The bright future of our theater seniors


Sara Guttierrez '23

Seniors in the cast and crew of “Little Shop of Horrors” made the most of their last FSH production by cherishing the time they had left together. Left to right: Sara Green ‘23, Siena Urquiza ‘23, Sara Gutierrez ‘23, Mia Murillo ‘23 and Ava King ‘23.

On the closing night of FSH’s spring production of “Little Shop of Horrors”, as the seniors read their farewell speeches, a sense of community pervaded the theater. For many in the cast and crew, this day marked the end of their high school theater career, but certainly not the end of their time in theater. As they head upstage and upwards, we know our theater seniors are prepared to flourish wherever they may go.

Those who have participated in theater know what a formative and impactful experience it can be. Theater offers so much, teaching participants and viewers alike not just about the world they live in but also about themselves. For some, their time in theater has inspired their ambitions and represents their dreams.

Some knew as early as freshman year that their time in theater would not end with FSH. Others reflect that their decision to pursue theater and theater-related crafts in college was a gradual process and the support they received from faculty was integral to their choice.

“The support of Miss Mac and Johnny encouraging me and telling me that I was really good at what I was doing, made me take the risk … to pursue this in the future,” Sara Gutierrez ‘23 said.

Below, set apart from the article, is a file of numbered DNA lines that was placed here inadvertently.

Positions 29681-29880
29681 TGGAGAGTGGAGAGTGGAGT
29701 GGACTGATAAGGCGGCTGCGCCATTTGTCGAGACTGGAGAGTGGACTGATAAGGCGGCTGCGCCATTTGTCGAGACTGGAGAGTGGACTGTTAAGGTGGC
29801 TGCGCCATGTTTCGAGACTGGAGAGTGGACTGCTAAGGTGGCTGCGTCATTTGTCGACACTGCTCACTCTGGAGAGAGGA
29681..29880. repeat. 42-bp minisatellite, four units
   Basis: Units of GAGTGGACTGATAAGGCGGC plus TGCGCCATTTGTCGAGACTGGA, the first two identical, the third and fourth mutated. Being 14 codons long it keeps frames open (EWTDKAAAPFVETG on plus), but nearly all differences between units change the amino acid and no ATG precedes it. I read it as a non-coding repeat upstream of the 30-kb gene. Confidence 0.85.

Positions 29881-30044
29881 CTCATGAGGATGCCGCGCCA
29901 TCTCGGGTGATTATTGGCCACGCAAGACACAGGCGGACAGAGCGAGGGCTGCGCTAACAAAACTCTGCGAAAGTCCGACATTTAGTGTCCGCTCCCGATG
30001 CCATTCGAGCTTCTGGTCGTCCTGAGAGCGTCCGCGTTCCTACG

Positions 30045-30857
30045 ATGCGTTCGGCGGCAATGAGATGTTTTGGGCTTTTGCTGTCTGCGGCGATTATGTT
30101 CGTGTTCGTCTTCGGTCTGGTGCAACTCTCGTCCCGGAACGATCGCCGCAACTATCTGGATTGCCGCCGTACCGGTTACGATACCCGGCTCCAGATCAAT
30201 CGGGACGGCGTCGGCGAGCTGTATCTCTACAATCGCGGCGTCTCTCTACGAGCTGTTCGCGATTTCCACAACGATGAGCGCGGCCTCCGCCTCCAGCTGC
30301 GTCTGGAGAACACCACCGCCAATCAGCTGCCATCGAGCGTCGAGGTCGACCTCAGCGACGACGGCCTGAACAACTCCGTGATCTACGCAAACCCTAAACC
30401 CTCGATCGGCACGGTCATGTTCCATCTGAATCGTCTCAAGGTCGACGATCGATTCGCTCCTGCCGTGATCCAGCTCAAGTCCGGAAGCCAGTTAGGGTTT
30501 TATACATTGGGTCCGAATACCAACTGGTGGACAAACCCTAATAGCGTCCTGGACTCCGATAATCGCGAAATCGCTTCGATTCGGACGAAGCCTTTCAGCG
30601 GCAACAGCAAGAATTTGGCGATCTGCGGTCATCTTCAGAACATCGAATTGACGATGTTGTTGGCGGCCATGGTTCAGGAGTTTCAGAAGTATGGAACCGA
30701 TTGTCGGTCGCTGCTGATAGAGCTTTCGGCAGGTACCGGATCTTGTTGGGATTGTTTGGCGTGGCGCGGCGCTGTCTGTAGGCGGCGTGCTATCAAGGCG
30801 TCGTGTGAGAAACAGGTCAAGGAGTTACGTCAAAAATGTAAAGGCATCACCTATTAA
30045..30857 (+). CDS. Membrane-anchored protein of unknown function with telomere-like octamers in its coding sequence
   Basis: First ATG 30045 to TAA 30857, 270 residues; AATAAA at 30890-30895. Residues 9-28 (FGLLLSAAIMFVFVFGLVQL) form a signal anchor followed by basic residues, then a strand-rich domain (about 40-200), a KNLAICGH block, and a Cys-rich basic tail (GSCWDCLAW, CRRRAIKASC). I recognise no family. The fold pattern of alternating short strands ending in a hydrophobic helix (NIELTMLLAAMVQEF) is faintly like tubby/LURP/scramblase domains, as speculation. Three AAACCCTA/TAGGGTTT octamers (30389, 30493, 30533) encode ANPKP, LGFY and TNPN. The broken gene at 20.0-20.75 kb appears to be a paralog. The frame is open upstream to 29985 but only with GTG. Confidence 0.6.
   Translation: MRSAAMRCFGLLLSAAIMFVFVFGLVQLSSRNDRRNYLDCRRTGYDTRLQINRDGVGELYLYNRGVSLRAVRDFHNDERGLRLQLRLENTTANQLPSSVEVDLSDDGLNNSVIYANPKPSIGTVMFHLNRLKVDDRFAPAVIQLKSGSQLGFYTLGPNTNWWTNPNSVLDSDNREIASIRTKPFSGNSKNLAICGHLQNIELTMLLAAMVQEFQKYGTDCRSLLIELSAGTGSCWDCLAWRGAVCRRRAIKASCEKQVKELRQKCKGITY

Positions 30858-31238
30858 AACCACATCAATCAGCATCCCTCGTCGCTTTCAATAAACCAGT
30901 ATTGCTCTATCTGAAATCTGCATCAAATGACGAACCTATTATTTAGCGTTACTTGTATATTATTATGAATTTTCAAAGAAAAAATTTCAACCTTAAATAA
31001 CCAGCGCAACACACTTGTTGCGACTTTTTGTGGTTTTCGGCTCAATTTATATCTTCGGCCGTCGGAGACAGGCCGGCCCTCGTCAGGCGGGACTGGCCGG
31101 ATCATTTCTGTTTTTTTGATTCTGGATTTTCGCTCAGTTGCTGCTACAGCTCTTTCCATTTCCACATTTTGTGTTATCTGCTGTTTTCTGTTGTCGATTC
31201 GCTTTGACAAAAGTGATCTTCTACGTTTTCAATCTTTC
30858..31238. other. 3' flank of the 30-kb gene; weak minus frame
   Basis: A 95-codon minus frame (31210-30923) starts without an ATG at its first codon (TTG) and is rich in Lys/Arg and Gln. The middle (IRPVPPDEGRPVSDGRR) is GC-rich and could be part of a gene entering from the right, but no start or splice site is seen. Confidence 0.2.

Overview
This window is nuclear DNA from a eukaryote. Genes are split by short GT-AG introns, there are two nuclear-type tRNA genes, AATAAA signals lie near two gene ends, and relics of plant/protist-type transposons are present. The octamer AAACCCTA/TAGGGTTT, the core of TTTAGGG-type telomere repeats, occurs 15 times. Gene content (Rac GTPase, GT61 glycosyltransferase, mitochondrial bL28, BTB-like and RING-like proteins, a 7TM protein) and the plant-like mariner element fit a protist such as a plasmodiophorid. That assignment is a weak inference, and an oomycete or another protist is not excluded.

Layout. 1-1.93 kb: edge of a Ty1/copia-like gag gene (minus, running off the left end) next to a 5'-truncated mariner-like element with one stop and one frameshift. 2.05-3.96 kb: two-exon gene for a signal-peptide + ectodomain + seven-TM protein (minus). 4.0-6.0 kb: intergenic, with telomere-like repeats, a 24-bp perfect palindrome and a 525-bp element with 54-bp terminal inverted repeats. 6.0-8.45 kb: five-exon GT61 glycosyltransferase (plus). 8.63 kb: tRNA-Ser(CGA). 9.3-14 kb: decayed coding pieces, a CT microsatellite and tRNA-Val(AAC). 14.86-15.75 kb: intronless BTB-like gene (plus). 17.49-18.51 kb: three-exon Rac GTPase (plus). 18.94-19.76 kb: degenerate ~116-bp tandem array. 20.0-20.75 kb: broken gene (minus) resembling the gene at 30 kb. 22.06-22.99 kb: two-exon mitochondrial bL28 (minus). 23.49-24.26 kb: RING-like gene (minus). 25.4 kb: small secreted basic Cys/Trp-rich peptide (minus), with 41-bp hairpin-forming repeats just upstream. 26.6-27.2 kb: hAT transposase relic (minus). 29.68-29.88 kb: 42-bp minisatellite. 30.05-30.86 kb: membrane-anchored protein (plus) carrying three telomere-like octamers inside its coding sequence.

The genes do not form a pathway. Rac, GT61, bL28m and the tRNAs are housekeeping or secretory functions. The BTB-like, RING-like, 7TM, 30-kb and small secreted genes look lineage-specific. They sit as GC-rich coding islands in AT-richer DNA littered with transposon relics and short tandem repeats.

On the Hill, theater students are able to step into theater confidently or expand upon previous knowledge, and after four years of experience, the seniors are ready to take on college. Of course, some apprehension is to be expected, but seniors rest assured knowing their background has prepared them for what’s to come.  Ava King ‘23 will be attending Denison University in the fall. 

“It’s a little intimidating, college is a bigger environment, so there’s more competition for everything. But ultimately, I’m really excited about the theater community at Denison and it reminds me a lot of the community at FSHA,” King said.

With the curtain about close on their high school careers, these seniors look back on their experiences with fondness. Theater is cherished by many not just because of the productions but also because of the bonds that are made along the way. Unfortunately, for those graduating from FSH theater, this makes leaving the community behind all the more difficult.

“[Theater] helped me make a lot of friends, most of my friends came through theater. I was a really shy person before, but I feel like FSHA Theater helped me open up a lot and make connections with people,” Mia Murillo ‘23 said.

Beyond fostering friendships, theater has played a considerable role in the seniors’ lives, encouraging them to learn and grow.

“I’ve learned so much about life, the arts and theater, and everything as a whole,” said Gutierrez.

With the support they’ve received, the friendships they’ve formed, and the transformation they’ve experienced, it’s no wonder these seniors will pursue theater and continue to treasure the activity that has meant so much to them.

“Having people around you who are incredibly dedicated to what they’re doing, but who also care so deeply about you, that’s something that I wanted to talk about in my senior speech. I have never felt so deeply loved, as I have in theater at FSHA,” King said.

Theater on the Hill manifests itself in many different ways: an outlet, a safe haven, and a community. Indeed, Ms. Jane McEneaney’s motto “Ubuntu”, meaning “I am because we are,” rings true. As the theater seniors pursue future endeavors, we hope they will keep those words in mind – we certainly will!